5.) Transfer CPU/GPU Octree Memory based on Camera Poses

This will be one of the more challenging aspects of the project. This will likely require a stack-based octree data structure on the CPU, with an associated API that can send/receive portions of the tree to the GPU, converting to its stack-less structure. It will draw upon work from GigaVoxels that uses a Least Recently Updated (LRU) method for determining when data can safely be removed from active memory. This aspect of the project will require additional algorithmic development or research.

6.) Cast Rays from Predicted Camera to Camera Points to Update Octree Map

This step actually builds the octree map from camera color and depth. The update method will be heavily based upon OctoMap, though may include additional GPU optimization. This will cast a ray from the origin of the real camera to each point in a point cloud generated from the depth image. The points along the ray update the map with "miss" observations, and the end point will be updated with a "hit." This will decrease or increase the probability that a voxel is occupied by a value determined by a model of the camera. This model will contain a probability of hit and a probability of miss value, which will be determined experimentally. We will use this probability as the alpha channel of the voxel.

7.) Render Virtual Camera on Screen

At this point, we need to render the virtual camera to the screen. Remember, the virtual camera does not need to be at the same position and orientation in the world as the real camera. This step is essentially the reverse of the previous, initially it will cast a ray in the octree and accumulate color weighted by alpha channel until the total alpha reaches 1.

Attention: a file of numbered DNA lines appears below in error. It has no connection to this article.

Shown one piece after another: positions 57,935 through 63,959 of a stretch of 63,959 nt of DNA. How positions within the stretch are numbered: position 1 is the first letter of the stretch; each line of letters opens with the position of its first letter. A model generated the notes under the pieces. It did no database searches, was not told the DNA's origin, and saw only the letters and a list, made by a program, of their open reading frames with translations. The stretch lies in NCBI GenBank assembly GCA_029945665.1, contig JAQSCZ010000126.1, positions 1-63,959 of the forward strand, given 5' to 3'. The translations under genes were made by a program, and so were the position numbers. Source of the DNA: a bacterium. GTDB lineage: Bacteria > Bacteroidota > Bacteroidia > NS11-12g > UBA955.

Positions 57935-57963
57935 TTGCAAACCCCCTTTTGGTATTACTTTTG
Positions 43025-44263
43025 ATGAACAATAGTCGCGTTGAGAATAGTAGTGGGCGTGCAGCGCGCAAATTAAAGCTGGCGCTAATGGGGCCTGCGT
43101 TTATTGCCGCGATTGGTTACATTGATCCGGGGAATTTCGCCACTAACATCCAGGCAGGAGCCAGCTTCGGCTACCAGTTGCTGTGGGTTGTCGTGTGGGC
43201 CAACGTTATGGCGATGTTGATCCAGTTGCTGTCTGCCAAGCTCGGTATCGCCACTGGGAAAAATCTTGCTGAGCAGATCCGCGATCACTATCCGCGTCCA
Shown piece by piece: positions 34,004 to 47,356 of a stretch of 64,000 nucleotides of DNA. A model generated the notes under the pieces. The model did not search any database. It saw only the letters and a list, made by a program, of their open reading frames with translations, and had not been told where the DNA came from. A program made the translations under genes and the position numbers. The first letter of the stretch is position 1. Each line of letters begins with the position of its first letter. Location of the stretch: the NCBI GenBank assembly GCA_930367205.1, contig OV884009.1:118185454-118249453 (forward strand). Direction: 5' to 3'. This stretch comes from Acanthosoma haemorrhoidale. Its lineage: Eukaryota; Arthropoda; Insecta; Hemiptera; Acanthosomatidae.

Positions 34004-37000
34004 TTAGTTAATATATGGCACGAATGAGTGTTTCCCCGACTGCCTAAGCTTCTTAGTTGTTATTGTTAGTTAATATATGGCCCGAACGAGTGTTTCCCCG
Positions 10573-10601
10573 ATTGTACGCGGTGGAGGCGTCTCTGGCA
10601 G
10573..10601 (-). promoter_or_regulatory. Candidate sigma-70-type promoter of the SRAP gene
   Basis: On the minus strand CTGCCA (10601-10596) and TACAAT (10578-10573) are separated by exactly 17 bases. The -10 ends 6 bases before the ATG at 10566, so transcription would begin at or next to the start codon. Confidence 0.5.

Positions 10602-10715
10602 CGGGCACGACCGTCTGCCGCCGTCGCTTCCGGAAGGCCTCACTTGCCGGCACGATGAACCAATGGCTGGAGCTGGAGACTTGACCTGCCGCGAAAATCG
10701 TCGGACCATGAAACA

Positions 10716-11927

An improved version of this step will use cone tracing. This approach will use higher levels of the octree as the ray steps further from the camera, behaving like a cone. This will provide global illumination effects and is based upon the work of GigaVoxels.

8.) Render Predicted Camera Image to Texture for ICP in the Next Iteration

The last step is identical to the previous in terms of functionality. However, instead of rendering from the virtual camera that a user is controlling on the computer, this will render an image from the predicted view of the actual camera. This image represents the model that the camera expects that it sees, and the localization method will use ICP to match to this image to the camera image in the next frame. This step is necessary to avoid localization drift that occurs when matching incoming frames only to the previous. Instead, this matches the new frame with a globally consistent model.